I'm trying to get the math on this. And yes, I'm new to the investing game. I received these numbers from scottrade. Please bear with me. The 11.38% Dividend Yield was calculated by the Jun 7 price of 110.58 = 12.584004. This is divided by 12 since the dividend is paid monthly = 1.05. Ok.
Now, I'm assuming that the 3.15% yield is completely separate, and that this is the only thing that ties this ETF to inflation. If I bought 100 shares at $100 each, my principle is 100k. At the end of the year, I should get $103,150. Since this ETF pays monthly, I should expect 3150/12 = 262.5 per month from this yield alone. From the dividend yield, I should expect another 1.05 x 100 shares = $105 a month for a total of $367.5 a month.
Is this correct? Or:
first month's payment = [[.0315/365] x 30days x principle] + 105 2nd month's payment = [[latter calculation minus 105] x [.0315/365] x 30days] + 105. 3rd month's = etc etc
Here's how you get the 3.15% yield listed on Yahoo.
First you take the total distributions that this fund has made over the year ending in May 2011. You can find this information on the iShares site.
The fund has paid a total of $3.49 per share from June 2010 to May 2011 (12 months).
You then divide this by the price of the fund. That's about $3.49 / $110. That gives you 3.2%.
If real interest rates (inflation adjusted rates) had remained a constant over the period, then 3.2% is what investors would have made. However, real interest rates fell. TIP's price rises as rates fall. The rise in the price of TIP is not counted as part of the yield though.
The key going forward is what inflation does and what interest rates do. Inflation boosts the distributions. Falling real interest rates boosts TIP's price.
TIP's price will only rise if investors keep pouring into TIPS. With 5-year real TIPS yields now firmly in negative territory (a nearly guaranteed loss in purchasing power) that could be difficult. Worse, if we experience another deflationary event then TIP investors could both see distributions fall dramatically and TIP's price to fall as well. We've already seen this happen once in recent years.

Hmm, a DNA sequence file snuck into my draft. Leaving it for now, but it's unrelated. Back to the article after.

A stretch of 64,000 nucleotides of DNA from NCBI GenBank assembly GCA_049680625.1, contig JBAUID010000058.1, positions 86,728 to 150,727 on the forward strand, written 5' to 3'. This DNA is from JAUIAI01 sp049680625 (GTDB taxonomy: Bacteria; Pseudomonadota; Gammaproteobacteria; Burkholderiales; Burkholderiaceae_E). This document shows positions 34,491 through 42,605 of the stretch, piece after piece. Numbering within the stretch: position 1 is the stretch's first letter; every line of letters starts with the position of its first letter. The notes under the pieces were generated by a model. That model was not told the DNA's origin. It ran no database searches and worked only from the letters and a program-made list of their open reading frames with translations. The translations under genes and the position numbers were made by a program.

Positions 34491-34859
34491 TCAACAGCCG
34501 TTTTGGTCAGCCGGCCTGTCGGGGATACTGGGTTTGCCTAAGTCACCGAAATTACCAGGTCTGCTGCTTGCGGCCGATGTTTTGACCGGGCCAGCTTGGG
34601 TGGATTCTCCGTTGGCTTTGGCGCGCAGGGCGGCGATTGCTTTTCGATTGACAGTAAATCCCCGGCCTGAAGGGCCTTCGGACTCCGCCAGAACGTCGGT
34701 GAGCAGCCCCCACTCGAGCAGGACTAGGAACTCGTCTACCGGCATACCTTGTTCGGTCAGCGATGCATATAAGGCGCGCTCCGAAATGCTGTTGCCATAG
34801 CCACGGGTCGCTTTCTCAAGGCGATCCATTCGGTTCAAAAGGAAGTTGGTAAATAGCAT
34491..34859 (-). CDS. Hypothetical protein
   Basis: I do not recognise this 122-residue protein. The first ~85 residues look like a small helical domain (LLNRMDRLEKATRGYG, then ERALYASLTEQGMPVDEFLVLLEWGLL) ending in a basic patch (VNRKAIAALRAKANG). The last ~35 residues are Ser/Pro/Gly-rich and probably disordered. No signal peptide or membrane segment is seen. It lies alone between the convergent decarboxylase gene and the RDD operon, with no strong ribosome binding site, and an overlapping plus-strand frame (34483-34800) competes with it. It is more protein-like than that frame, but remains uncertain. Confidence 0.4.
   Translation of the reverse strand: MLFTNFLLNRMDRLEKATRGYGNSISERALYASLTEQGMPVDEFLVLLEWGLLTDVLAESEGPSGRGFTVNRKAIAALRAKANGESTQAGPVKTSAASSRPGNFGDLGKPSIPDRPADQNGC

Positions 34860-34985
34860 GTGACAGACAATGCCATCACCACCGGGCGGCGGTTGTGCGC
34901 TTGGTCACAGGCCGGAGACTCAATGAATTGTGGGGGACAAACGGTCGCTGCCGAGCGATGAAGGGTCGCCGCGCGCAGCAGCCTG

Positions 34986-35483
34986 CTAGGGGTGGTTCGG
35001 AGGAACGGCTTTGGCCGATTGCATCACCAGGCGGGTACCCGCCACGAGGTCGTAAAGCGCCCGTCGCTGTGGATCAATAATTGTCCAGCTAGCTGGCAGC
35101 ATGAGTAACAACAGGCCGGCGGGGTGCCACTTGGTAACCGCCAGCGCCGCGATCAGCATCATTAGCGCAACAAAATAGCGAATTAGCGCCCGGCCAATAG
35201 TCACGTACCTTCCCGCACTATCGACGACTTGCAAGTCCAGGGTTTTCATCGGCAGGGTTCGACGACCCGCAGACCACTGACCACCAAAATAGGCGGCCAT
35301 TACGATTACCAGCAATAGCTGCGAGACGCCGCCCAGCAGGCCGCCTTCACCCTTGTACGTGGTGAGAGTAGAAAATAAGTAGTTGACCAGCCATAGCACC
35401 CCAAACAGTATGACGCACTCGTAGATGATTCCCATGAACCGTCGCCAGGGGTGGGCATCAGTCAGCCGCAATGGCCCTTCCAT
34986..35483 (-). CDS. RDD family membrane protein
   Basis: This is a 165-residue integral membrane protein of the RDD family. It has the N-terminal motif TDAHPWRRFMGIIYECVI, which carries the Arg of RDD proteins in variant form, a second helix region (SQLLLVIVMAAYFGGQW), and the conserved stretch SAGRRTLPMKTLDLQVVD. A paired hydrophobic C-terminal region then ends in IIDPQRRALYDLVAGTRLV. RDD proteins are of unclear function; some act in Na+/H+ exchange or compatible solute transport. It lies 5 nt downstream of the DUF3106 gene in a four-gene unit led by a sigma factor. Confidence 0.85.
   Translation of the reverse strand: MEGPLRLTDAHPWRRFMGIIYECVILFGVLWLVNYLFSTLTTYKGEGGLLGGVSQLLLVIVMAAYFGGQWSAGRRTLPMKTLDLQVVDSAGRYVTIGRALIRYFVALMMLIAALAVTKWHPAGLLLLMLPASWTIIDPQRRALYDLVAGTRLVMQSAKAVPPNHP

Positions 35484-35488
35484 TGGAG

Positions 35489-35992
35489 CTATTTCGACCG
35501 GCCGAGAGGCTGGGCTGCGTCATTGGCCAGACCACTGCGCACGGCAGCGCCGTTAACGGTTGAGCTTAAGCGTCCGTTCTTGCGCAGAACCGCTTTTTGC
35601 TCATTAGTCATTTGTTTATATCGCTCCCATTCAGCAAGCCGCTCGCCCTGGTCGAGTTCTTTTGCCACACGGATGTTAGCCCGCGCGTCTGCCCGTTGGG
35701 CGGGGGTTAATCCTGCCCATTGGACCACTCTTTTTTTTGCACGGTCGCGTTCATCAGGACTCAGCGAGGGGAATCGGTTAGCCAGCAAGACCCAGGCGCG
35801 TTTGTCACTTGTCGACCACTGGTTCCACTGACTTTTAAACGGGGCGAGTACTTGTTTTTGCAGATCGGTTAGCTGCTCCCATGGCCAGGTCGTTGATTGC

$100 oil might have been the peak this go around. I would not rule it out. If it is, then the easy money has already been picked from the TIP tree. On the other hand, if we return to the stagflationary 1970s and stay there then TIP investors even at these prices should do okay.
Here's all the TIP math you need. There's no need to look in the rear view mirror to see how TIP has done historically.
Go to iShares.com and look at TIP's "Average Real Yield to Maturity". It shows 0.26%.
It tells you how much interest you will earn above the rate of inflation.
Now subtract off "Total Annual Fund Operating Expenses". It shows 0.20%.
All things being equal, you should net 0.06% over inflation.
If the CPI-U rises 3% over the next year, then you will earn 3.06%. If the CPI-U rises 0% over the next year, then you will earn 0.06% (before taxes).
In other words, if you can tell me what inflation will do over the next year then I can tell you about how much this fund will pay out over the next year.
I won't be able to tell you the price of TIP though. It depends on how much investors value TIPS. If investors rush out of TIPS then TIP's price will fall. If investors rush in to TIPS then TIP's price will rise.
TIP's payouts are based on the consumer price index. If it is running hot then so too are TIP's payouts.
TIP's price is based on real interest rates (inflation adjusted interest rates). If they are falling then TIP's price goes up. If they are rising then TIP's price goes down.